Court reopens third case after Center uncovered judicial conflicts of interest

Judge's wife owned up to $100,000 in ExxonMobil stock when company came before him

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A federal appeals court has withdrawn a three-judge panel’s 2007 dismissal of a Pennsylvania man’s lawsuit against ExxonMobil Corp. after a Center for Public Integrity investigation found that the wife of one of the judges owned up to $100,000 worth of stock in the oil company at the time of the panel’s decision.

The New Orleans-based 5th U.S. Circuit Court of Appeals had dubbed the case as “frivolous” when it originally dismissed the case that accused ExxonMobil and its chairman of maliciously and illegally raising oil and gas prices.

But the court reopened the case on May 15, one day after the court received a letter from the plaintiff, Daniel Tilli, saying that he was “in disbelief” that Judge Thomas Reavley did not know that his wife had owned stock in the oil company until seven years after the court ruled. Reavley is married to fellow 5th Circuit Judge Carolyn King.

Tilli, a Bethlehem, Pa., resident who represented himself, requested that a new panel hear his case because Reavley was “not impartial.”

By law, judges cannot own even a single share of stock in companies that come before them. Nor can their spouses or dependent children.

Tilli learned about the judge’s conflict of interest after it was brought to the 5th Circuit’s attention by the Center in early April. The Center identified the conflict while reporting its months-long “Juris Imprudence” investigation, which found 26 other examples since 2010 where federal appellate judges ruled on cases in which they had a financial conflict.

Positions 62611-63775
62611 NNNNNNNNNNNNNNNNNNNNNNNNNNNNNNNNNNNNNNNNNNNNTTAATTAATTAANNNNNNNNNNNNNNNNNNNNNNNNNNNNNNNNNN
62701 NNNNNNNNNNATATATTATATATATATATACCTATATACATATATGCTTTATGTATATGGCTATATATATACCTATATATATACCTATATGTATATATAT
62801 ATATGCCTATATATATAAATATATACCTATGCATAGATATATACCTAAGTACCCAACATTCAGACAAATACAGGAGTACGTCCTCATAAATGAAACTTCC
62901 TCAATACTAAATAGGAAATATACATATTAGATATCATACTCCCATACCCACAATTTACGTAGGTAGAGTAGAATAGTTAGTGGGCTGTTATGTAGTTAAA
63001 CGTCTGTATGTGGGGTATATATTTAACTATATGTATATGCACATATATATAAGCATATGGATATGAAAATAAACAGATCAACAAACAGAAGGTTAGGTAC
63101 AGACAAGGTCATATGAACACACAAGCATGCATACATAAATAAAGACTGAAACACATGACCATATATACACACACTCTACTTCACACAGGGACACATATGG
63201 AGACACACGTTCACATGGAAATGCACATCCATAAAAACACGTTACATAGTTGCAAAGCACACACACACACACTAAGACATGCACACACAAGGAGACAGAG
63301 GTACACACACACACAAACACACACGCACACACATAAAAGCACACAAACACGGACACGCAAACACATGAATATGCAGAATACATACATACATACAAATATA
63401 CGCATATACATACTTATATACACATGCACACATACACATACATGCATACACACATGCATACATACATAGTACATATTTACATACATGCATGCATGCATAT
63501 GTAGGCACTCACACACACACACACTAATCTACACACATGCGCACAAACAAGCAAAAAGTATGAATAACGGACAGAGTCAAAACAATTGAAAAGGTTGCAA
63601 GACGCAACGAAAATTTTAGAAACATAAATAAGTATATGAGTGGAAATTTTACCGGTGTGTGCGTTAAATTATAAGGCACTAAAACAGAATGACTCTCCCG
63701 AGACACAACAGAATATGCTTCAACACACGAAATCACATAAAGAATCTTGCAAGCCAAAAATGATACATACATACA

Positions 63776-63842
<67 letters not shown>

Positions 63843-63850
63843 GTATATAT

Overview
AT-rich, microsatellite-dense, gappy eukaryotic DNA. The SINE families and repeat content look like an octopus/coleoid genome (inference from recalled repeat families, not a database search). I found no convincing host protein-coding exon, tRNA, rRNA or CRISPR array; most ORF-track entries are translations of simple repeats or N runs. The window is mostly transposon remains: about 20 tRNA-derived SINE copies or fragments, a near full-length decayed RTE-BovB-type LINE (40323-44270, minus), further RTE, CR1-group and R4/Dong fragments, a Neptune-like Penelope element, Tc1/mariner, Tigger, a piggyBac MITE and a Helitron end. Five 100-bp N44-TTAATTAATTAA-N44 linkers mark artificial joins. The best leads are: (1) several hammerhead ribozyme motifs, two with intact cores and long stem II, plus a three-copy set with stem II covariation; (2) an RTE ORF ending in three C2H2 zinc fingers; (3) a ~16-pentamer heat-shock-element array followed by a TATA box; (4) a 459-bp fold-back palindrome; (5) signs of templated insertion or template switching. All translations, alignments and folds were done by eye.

As required under court rules, Reavley and judges in all of those cases had letters sent to the litigants to alert them of the mistakes. The letters were the first step in possibly reopening the cases.

Reavley’s case is the third to be reopened due to the Center’s reporting.

In one case that was reopened because of a stock conflict involving 4th U.S. Circuit Court of Appeals Judge Allyson Duncan, a new three-judge panel reached the same decision as the first. Another case tainted by stock ownership of 11th Circuit Judge Frank Hull is still pending. Many of the others remain in limbo.

Lyle Cayce, the 5th Circuit clerk of court, told the Center that Reavley’s involvement in the Tilli case was the result of a “staff error.” He said the case pre-dated an automated screening process, which helps the court avoid assigning judges to cases in which they have a conflict of interest.

Now that the 2007 judgment has been withdrawn, a newly constituted three-judge panel without Reavley will review the case. But it’s unclear how long it will take the new panel to reach a decision.

Because the case wrapped up nearly seven years ago, Cayce said the court is currently retrieving some case records, which are no longer stored in the court.

It’s also unclear how a new panel will rule. Neither Tilli nor an attorney for ExxonMobil could immediately be reached for comment.

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